Tesla Motors Inc (NASDAQ:TSLA) CEO Elon Musk has an ambition of expanding into China, which is the biggest auto market in the world for now. This dream was on the right path, when the company started facing certain trademark related issues in China. The issue has now been solved by the U.S. based electric car maker ‘completely and amicably,’ and with this one of barrier in the way of expanding into China has been removed.
“Mr. Zhan has agreed to have the Chinese authorities complete the process of canceling the Tesla trademarks that he had registered or applied for, at no cost to Tesla,” Tesla said in an e-mailed statement to Reuters on Wednesday.
The trademark ‘Tesla’ was registered by a Chinese businessman Zhan Baosheng much before the California-based electric car maker made an entry into China. The company has informed that disputes have come to an end, for the second time. In 2006, the trademarks to the name ‘Tesla’ were registered by China’s southern province of Guangdong based Zhan in both English and Chinese. Many unsuccessful negotiations for selling the label to the U.S. Company were made. Tesla Motors Inc (NASDAQ:TSLA) first informed in January that the issue has been resolved, but the last month Tesla was brought to court by Zhan.
Agreements over several commercial terms have been reached by the two parties. Under this agreement Zhan will transfer certain domain names, including tesla.cn and teslamotors.cn, to Tesla as informed by the electric carmaker, but no financial details have been disclosed as yet.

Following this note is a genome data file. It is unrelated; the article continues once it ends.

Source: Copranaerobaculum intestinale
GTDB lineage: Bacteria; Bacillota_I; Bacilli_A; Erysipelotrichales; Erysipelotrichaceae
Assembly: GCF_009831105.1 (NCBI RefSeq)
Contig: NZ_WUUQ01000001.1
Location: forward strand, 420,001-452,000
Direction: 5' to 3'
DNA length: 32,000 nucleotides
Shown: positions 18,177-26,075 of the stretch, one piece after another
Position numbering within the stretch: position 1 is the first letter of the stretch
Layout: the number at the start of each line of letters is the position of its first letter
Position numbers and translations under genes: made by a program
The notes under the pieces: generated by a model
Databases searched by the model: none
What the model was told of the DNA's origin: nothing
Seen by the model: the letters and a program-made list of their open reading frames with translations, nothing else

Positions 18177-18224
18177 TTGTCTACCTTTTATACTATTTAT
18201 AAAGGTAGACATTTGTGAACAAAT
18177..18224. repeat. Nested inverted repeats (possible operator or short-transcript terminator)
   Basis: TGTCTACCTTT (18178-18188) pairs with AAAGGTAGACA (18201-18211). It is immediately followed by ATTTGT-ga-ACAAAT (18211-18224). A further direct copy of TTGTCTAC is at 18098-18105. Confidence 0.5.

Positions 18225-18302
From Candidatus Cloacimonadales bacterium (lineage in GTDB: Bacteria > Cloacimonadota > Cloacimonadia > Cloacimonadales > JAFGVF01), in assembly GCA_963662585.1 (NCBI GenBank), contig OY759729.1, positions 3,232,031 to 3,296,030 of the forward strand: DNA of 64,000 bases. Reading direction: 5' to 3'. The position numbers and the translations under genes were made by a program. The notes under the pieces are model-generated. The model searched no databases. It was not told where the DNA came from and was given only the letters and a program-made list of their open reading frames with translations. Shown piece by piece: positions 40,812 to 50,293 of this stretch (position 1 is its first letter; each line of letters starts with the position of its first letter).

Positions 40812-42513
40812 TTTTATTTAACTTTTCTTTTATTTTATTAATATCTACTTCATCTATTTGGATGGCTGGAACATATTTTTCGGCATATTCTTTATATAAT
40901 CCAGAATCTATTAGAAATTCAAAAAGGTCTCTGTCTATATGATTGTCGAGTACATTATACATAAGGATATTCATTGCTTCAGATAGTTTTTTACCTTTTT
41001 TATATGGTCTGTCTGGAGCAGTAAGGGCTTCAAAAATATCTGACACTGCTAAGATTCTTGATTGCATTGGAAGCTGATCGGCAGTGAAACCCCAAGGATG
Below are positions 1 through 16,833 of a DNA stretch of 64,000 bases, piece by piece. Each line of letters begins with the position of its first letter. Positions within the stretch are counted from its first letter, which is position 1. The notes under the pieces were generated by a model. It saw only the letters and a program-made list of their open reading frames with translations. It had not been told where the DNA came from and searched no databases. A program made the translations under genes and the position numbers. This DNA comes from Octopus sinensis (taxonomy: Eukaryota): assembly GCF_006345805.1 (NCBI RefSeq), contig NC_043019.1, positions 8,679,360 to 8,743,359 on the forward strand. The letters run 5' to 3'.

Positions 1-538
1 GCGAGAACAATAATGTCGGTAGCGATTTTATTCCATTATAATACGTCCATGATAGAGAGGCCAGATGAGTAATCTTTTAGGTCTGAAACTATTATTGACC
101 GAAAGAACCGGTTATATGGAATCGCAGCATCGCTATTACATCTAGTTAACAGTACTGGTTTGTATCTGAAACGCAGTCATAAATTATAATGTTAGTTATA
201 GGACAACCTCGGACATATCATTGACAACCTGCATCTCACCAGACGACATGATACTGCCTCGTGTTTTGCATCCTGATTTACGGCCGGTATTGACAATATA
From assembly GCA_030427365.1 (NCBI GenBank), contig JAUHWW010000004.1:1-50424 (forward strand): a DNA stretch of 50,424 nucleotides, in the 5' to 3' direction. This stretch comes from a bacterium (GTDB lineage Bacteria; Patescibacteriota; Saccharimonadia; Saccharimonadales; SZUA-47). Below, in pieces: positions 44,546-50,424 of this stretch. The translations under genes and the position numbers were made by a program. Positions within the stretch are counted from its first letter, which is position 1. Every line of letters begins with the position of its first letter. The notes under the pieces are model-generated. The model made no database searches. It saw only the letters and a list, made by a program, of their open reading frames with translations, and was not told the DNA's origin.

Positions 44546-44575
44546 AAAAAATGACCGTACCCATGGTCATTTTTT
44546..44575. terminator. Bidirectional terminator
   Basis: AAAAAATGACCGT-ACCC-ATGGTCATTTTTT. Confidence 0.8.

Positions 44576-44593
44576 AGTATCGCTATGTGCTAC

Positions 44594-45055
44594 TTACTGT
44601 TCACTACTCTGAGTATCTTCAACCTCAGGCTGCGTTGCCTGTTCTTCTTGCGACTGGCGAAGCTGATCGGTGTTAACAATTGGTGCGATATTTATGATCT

Tesla hopes big from China
Musk has high expectations from China and believes that the nation has huge potential of becoming the biggest global market for the company by next year. The company’s growth plan in China will become properly executable only when the trademark dispute comes to an end completely. Beijing is a potential market for electric car sellers including Volkswagen and BMW because of the incentives offered in the form of purchase subsidies and tax cuts.
“Tesla looks forward to continuing to grow its business in China and to expanding the impact of electric vehicles in this very important market,” Tesla said in the statement.
Whenever a foreign company does business in China, it has to face a thorny issues, which is well represented by Tesla’s trademark dispute. China has a long history of embroiling foreign businesses in trademark disputes of which Apple Inc. (NASDAQ:AAPL), Koninklijke Philips and Unilever N.V. (ADR) (NYSE:UN) are few to name.